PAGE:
This condition, also known as “cat flu”, is seen most often in kittens. It is caused by one of several viruses or bacteria and common symptoms include a runny nose, runny eyes, sneezing, wheezing and congestion.

In some cases, the discharge may change color to greenish or yellow, indicating a secondary infection. Cats that are in high stress environments or in contact with other cats are most likely to get URIs.

At home, be sure to keep your cat eating and drinking to prevent dehydration. You can also use a warm washcloth to remove any debris from the eyes or nose that is making seeing or breathing difficult.

Finally, keep in mind that if the symptoms continue for more than a day or two, the discharge becomes green or yellow, or your cat appears to be feverish or in distress, veterinary care should be sought without further delay.

Q. My cat is pooping outside of the litter bix. He is 2 1/2. He did this as a kitten. It stopped then started about 3 months ago. Litterbox is clean.
ANSWER : A. Inappropriate elimination or house soiling can be a frustrating problem but with a bit of detective work on your part, there is hope. First, before deciding that this is a behavioral issue, any medical problems (diarrhea, constipation, fecal incontinence, pain on defecation, etc.) need to be ruled out and/or treated. If your cat receives a clean bill of health from your vet but is still eliminating outside the litterbox, then we need to consider that something about the box itself might be aversive to your cat. Cats can be quite finicky about their litterbox and toileting habits. Below I have listed common recommendations and cat preferences for litterbox use. Review the list and make any changes that could account for your cat’s aversion to defecating in the litterbox:
* Soft, fine-grained clumping litter (vs, coarse-grained, non-clumping litter)
* Unscented
* 1 – 1 1/2 inch depth (especially older cats or cats with hip problems)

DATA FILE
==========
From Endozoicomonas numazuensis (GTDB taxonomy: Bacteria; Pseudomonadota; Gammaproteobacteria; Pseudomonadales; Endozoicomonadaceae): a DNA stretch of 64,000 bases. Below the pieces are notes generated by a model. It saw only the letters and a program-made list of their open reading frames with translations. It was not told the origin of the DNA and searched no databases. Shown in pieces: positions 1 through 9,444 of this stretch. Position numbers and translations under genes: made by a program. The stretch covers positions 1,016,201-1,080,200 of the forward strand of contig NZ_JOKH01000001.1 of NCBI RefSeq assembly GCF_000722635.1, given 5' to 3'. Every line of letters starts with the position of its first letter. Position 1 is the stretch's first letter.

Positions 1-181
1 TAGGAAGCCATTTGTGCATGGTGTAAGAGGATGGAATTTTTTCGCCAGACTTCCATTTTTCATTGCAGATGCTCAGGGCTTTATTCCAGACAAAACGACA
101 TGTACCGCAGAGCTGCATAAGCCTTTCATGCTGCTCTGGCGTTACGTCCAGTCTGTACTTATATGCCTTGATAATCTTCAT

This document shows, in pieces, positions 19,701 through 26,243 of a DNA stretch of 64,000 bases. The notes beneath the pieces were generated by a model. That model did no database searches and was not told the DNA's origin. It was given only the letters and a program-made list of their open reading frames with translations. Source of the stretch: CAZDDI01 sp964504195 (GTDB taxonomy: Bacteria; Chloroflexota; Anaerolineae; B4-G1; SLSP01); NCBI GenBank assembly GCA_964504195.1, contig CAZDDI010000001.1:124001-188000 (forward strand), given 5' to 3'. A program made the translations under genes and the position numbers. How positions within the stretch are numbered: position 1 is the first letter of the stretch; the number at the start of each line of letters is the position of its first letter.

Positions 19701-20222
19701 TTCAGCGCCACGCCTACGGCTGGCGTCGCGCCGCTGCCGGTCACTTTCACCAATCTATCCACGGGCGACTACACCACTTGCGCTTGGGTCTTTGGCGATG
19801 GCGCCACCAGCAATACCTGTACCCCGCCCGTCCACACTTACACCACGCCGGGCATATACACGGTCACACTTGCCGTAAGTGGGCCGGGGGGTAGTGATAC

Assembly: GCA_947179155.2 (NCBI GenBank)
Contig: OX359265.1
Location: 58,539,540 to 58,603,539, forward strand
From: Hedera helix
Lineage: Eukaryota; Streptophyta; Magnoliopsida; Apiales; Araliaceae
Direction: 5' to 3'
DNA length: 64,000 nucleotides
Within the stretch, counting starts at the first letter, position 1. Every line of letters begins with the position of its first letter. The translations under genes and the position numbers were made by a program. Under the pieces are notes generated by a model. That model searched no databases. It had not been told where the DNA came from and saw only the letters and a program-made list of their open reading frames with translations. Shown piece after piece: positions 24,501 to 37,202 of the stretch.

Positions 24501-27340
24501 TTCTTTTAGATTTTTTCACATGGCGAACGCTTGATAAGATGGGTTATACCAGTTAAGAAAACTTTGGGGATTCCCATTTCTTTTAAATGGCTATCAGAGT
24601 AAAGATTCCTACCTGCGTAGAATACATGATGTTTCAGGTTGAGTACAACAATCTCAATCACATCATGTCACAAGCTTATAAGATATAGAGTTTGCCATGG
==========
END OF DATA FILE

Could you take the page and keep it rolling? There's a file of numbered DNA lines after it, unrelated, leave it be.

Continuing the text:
* Larger pans (especially for large cats) – want to get whole body inside – poop just outside the box might mean the box is too small
* Open, non-hooded
* At least one shallow side to get in and out easily
* Easy to get to – not hidden away, preferably in areas they spend time in or near – and not near appliances that make scary, unpredictable noises (washers, dryers, refrigerators)
* Scoop minimum 1X/day – preferably 2
* Clean the litterbox with soap and water and put in fresh scoopable litter at least once/month (instead of just continuously adding)
* Some cats prefer to urinate in one box and defecate in a separate box, so you may need 2 boxes even if you just have 1 cat. Multi-cat households should have 1 box/cat plus 1 extra.

Q. I just adopted my cat, about 7 months old, and he has discharged, a greenish color, coming from his eyes. Was told it was stress but what else?
ANSWER : A. I would call the rescue and explain your concerns. I wouldn’t think green mucus coming from eyes means stress and maybe whoever told you that was trying to just brush off the symptoms has nothing to worry about. Rescues normally guarantee the health of their animals and should cover the cost of medical bills if you need to take the cat into the vet. Green color can mean infection. Is the cat sneezing? Could it be an upper respiratory infection? Try to explain to the rescue they need to take the animal into the vet. If they aren’t interested in helping please take the cat to the vet as soon as you can. Make sure to bring all records you have on the cat incase the doctor’s office see’s any mistakes or missing fecal tests/vaccinations they would like to do at a later date with the cat (If the cat is sick they would never give vaccinations the same day).

Read Full Q/A … : Eye Problems in Cats

Q. My dog got into a fight with a cat. I think the cat scratch her eye. I clean it out with water. I have gentak can I put that in there?
ANSWER : A. It is best NOT to place anything in the eye unless specifically instructed to do so by your vet as it can cause more damage to the eye. As cat scratches and bites can easily become infected and the eye is a very sensitive area, it is best to schedule a veterinary appointment as soon as possible to have the eye examined. Your vet can place a fluorescent stain in the eye to check the extent of the damage and can then give you a pet-safe medication to place in it as needed to help it heal. Until you can get to the vet, it is best to keep the eye clean of debris and discharge with a warm wet washcloth, and to prevent your dog from scratching or clawing at the eye with the use of an Elizabethan (cone) collar.